How the right women build more portable skills than men – Insights from Boris Groysberg

Apr 19
Author:Ash Natesh
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Professor Boris Groysberg and his colleagues from Harvard Business School analysed the risks of companies recruiting star performers from their competitors. In their research, they studied a thousand star stock analysts and their patterns of how they work in organisations. They found that when a star performer moves to another organisation, their performance plunges along with the market value of their new company.

However, further analysis of data over the past three years indicates that its not that simple. To compare between men and women, women were more likely to maintain their performance consistently after joining the new organisation. In fact, female employees’ performance was consistent whether they switched firms or not. According to Professor Groysberg, ‘organisations that are recruiting male stars ‘experienced a significant share-price loss of 0.93%, whereas the acquisitions of female stars generated a nonsignificant share-price increase of 0.07%).

So why is there so much of a difference?

The best female analysts built their performance based on portable, external partnerships with clients rather than more of an internal approach. On the other hand, male analysts built up greater teams that were internally focused. Additionally, women also took greater care while picking their next employer. Female employees according to Professor Groysberg seem to pay more attention to their work environment even though they did not rely on the environment as much as men did.

“Women took greater care and analysed a wider range of factors than men before deciding to uproot themselves.”

– Professor Boris Groysberg, Harvard Business School

Though women adopt these strategies to overcome standardised norms in the workplace that often times puts them at a disadvantage, the nature of the portable skills is something that any manager should learn.

The strategies of these star women are outlined below based on market place analysis by Professor Boris Groysberg and his colleagues:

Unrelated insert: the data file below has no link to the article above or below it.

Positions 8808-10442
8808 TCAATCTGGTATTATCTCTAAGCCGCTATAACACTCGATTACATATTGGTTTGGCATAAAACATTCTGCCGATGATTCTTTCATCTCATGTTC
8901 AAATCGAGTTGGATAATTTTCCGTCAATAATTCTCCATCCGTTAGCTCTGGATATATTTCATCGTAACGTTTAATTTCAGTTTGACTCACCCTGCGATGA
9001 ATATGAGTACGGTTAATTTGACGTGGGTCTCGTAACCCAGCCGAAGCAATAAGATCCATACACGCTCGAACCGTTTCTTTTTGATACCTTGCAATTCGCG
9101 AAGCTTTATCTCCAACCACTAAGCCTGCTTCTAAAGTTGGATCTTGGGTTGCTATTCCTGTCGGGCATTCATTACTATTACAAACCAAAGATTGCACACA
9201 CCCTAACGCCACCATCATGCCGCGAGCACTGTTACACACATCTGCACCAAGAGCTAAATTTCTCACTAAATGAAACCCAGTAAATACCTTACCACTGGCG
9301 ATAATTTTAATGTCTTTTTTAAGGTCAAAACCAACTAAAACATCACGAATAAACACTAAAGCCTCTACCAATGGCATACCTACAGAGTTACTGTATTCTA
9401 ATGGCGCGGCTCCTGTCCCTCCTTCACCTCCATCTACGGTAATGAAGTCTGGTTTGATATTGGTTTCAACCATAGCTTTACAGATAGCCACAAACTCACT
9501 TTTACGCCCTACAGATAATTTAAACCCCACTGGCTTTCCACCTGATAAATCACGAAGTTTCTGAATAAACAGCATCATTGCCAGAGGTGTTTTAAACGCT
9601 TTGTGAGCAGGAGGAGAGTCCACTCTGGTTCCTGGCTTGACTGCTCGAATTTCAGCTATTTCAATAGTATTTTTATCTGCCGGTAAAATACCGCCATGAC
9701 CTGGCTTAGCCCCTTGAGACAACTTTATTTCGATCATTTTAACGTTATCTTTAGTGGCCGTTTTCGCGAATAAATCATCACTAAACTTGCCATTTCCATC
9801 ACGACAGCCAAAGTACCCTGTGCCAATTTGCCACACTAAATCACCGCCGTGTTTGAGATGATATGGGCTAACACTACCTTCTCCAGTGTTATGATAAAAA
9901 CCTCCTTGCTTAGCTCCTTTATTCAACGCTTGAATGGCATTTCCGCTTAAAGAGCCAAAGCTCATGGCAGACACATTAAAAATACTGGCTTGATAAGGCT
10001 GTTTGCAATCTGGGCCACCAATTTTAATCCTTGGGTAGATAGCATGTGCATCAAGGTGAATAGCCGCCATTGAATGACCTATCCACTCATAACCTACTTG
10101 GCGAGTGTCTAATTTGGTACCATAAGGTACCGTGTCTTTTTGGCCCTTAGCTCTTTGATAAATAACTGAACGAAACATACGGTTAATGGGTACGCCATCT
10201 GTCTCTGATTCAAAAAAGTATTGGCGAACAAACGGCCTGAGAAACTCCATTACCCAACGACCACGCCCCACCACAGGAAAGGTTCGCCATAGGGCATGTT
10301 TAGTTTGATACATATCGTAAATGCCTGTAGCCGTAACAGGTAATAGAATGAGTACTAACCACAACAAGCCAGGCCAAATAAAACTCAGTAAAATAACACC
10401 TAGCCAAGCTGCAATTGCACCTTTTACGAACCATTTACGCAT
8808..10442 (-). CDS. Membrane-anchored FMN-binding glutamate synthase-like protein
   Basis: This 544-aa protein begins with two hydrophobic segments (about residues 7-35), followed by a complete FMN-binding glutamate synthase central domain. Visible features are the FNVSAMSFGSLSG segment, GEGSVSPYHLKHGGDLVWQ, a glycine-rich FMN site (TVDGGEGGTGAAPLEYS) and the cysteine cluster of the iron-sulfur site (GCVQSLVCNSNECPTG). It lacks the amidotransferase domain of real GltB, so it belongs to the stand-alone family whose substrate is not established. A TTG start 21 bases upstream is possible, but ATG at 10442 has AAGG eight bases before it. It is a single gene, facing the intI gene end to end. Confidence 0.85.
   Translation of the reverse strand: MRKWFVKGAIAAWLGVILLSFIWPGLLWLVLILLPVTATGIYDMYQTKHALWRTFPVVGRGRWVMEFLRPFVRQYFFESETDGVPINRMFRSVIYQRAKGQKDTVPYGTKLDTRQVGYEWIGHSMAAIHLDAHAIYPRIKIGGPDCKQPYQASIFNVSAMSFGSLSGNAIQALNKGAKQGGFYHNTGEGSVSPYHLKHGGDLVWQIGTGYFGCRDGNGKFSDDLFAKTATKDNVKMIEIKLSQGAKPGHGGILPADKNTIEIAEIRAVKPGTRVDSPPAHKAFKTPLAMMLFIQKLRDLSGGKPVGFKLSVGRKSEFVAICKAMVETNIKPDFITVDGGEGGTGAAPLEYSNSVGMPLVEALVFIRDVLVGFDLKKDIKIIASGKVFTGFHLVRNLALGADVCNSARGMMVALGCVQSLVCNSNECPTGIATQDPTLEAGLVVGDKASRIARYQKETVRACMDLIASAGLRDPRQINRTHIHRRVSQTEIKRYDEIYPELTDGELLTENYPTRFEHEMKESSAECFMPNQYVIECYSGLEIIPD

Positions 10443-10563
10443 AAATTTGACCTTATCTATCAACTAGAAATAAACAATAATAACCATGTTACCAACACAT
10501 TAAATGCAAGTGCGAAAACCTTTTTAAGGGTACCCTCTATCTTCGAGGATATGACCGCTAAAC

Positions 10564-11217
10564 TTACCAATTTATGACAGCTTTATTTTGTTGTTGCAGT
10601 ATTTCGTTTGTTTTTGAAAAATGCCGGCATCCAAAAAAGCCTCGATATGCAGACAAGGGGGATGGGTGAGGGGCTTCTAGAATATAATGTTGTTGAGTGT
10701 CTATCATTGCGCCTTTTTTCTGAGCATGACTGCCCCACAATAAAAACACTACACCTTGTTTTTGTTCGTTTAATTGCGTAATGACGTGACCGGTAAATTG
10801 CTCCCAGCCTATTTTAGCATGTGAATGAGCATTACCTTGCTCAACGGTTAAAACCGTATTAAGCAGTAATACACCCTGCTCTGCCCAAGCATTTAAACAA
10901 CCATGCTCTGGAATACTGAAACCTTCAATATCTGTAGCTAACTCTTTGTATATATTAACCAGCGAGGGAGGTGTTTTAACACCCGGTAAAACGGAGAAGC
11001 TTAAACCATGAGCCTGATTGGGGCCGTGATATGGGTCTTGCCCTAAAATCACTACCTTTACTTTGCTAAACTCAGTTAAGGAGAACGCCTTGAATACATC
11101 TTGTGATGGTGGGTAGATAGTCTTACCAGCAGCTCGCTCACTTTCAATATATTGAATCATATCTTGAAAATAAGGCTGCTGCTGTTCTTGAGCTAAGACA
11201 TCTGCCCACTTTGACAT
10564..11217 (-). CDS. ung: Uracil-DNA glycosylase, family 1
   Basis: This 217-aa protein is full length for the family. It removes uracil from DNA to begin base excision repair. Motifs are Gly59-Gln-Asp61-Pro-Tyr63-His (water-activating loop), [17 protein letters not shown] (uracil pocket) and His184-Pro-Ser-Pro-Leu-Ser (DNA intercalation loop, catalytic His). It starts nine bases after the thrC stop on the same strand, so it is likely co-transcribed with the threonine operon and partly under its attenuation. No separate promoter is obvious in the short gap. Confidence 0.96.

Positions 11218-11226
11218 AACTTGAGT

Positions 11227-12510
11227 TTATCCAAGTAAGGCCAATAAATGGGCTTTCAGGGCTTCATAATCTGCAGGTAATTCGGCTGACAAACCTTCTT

The external nature of partnerships

Men in the sales, trades or investment world often spent time with other men internally. However, women made more efforts in cultivating relationships with clients and contacts outwith of the company. This external focus rested on four key factors according to Professor Groysberg namely; poor in-house relationships, bad mentorship, neglect in the workplace and vulnerability in the market.

Picking prospective employers with care

Women are often more deliberate in changing employers. Experience has taught them the need for a supportive culture in the workplace. Men tend to concentrate more on pay packages and benefits over culture. Women focus on more aspects of the job while making the move namely: receptivity to the female gender, flexibility, managerial support, and fairness in the measurement of performance.

“Women look for organisations that welcome them as individuals, with distinctive styles and methods of distinguishing their franchises.”

– Professor Boris Groysberg, Harvard Business School

The research that Professor Boris Groysberg undertook shows that women possess more portable skills, which should be taken into consideration when recruiting. The differences shown between the skills men and women hold also shows the value of hiring a diverse workforce.

Professor Boris Groysberg from Harvard Business School will be drawing from his extensive experience and knowledge in organisational behaviour and women in leadership at the upcoming 2nd Annual Leveraging Executive Female Talent Forum on the 25th July 2019 in Sydney.

Attend the executive forum to learn how to:

  • Optimise executive leadership capability through enhanced female participation
  • Enhance and maximise professional skill sets with practical insights on leadership development
  • Adapt world class benchmarking tools
  • Build your culture and create alignment within your entire organisation

Original Source:

Submitted by Ash Natesh

Ash Natesh

Ash is the Content Marketer at Criterion Conferences. Writing and sourcing content is all part of her day to day routine. She can’t stop drinking coffee, other than coffee her interests lie in Music, long walks amidst the mountains, Dance, Anime, Science Fiction and all things nerdy!

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